5 - access("ORD"."ID_PRODUCT"="PRD"."ID")

At line 3 I do an index range scan of the ord_dat_prd index getting the product ids and rowids for all the orders in the relevant time period. The nested loop at line 2 is how I discard rowids for the products I don’t want – by joining on product id to the products table and returning only classical CDs. Finally I access the orders table by “user” rowid (rather than “index” rowid).

Of course, I have made my query more complex, and you should only take this type of approach if you decide that the performance benefit merits the increased complexity (hence future maintenance cost) of the query. In this case, for example, you might decide against making the change since all you are saving is some buffer gets and CPU (it’s likely, after all, that orders place in the last 24 hours will stay in the buffer cache for the next two or three days). In another case you may be able to determine that by postponing visits to the table, and then visiting only the blocks you really need, you are eliminating buffer gets that would have turned into a large number of disk reads.

Second Enhancement

There is a common mantra that if a table doesn’t appear in the select list it shouldn’t appear in the from clause. There’s a lot to be said for this idea – but be careful, it can lead to SQL that is a little hard to comprehend, performs badly, and gives the wrong result. Nevertheless we might want to look at the strategy in this case if the efficiency of the query is really important.

Although our first rewrite no longer visits the orders table unless we really want the row, we still have to visit the products table for every order in the date range. Of course, as a trivial efficiency aid we might make the products table an IOT (index organized table), or add the product_group to the index we use to support the primary key – but we still make the visit once for every relevant order. Can we reduce that workload ? The answer is “maybe”. Here’s another version of the query – which is logically  equivalent to the join version of the query only because of the uniqueness of products.id:

select
	ord2.*
from	(
	select
		ord.rowid
	from
		orders		ord
	where
		ord.date_placed  > sysdate - 1
	and	exists (
			select
				/*+ no_unnest */
				null
			from
				products	prd
			where
				prd.id            = ord.id_product
			and	prd.product_group = 'CLASSICAL CD'
		)
	) 		ordv,
	orders	ord2
where
	ord2.rowid = ordv.rowid
;

What I’ve done here is change the inline view to execute an existence subquery after picking an entry from the ord_dat_prd index. I’ve explicitly stated that I do not want Oracle to unnest this subquery because I want it to operate as a “filter” subquery with the following execution plan:

-----------------------------------------------------
| Id  | Operation                     | Name        |
-----------------------------------------------------
|   0 | SELECT STATEMENT              |             |
|   1 |  NESTED LOOPS                 |             |
|*  2 |   INDEX RANGE SCAN            | ORD_DAT_PRD |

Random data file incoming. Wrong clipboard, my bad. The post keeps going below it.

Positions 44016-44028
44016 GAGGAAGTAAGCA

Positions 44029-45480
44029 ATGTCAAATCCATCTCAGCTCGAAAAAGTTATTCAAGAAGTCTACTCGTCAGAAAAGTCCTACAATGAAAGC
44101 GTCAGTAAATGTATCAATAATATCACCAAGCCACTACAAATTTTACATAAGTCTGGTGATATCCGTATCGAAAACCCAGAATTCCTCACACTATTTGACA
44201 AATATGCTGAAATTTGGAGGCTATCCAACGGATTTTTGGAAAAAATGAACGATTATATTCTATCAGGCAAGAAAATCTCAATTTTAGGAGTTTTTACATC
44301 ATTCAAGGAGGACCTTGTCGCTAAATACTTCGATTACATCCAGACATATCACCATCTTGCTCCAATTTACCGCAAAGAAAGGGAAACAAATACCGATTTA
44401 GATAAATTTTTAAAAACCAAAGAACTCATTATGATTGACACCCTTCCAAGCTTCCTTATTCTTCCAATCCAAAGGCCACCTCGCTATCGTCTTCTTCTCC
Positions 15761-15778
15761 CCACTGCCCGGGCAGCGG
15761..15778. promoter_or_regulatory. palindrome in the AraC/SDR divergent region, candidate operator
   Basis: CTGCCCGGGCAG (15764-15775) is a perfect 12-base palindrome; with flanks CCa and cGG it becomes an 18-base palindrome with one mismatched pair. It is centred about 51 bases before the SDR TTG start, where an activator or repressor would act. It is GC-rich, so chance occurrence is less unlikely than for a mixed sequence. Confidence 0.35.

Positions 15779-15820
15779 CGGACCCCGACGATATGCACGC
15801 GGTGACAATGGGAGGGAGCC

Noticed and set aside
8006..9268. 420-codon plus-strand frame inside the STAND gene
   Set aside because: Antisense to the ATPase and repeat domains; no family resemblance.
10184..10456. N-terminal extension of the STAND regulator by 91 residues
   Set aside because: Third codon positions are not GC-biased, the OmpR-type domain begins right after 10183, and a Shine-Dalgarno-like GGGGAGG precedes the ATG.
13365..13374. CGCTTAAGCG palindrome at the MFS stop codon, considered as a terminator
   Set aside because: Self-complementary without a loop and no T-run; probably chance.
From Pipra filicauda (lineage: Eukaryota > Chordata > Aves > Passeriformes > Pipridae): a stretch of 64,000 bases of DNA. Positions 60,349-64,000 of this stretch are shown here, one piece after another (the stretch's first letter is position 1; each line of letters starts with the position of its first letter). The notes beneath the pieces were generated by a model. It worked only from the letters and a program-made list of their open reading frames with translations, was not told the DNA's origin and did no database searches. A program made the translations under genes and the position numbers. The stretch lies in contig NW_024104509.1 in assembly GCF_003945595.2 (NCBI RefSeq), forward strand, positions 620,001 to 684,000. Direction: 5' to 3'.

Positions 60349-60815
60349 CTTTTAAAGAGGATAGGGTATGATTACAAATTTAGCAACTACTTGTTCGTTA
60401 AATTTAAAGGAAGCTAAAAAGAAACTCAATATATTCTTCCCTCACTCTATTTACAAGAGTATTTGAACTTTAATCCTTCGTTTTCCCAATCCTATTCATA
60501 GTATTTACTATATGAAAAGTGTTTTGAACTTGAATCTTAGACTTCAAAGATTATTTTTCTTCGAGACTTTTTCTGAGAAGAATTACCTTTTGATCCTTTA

|*  3 |    TABLE ACCESS BY INDEX ROWID| PRODUCTS    |
|*  4 |     INDEX UNIQUE SCAN         | PRD_PK      |
|   5 |   TABLE ACCESS BY USER ROWID  | ORDERS      |
-----------------------------------------------------

Predicate Information (identified by operation id):
---------------------------------------------------
   2 - access("ORD"."DATE_PLACED">SYSDATE@!-1)
       filter(EXISTS (SELECT /*+ NO_UNNEST */ 0 FROM "PRODUCTS" "PRD"
          WHERE "PRD"."ID"=:B1 AND "PRD"."PRODUCT_GROUP"='CLASSICAL CD'))
   3 - filter("PRD"."PRODUCT_GROUP"='CLASSICAL CD')
   4 - access("PRD"."ID"=:B1)

In this plan we see the same index range scan at line 2 – but the filter predicate on line 2 is a call to the subquery. If we are lucky (and if we don’t have many different products – which is unlikely in this case) we may find that our subquery benefits from “scalar subquery caching”, which means that under perfect conditions we will run the subquery just once per product sold in the date range, rather than once per row.

This version of the query is even harder to understand than the previous version, so it’s very important to think carefully before you do a rewrite of this kind – especially when there are more than two tables involved. Nevertheless once you adopt the idea that an index can be used as a “skinny table”, and then move on to the idea that you can postpone visiting a table until you have to, it becomes easier to find more efficient ways of avoiding redundant visits to data.

Footnote

In 11g Oracle Corp. introduced an interesting “doubled” nested loop join; all I’ve done in my first strategy is to separate the two steps of the loop to make the table access explicitly dependent on a “user rowid” rather than an “index rowid”. Before rushing off to rewrite lots of your SQL in this form, you might like to wait for Oracle 12 – you never know, the process I’ve just described might just be the next step in the evolution of the nested loop.

Acknowledgements

This article was first published (with some minor variations) in Select, the magazine of the IOUG, and is republished here with their permission.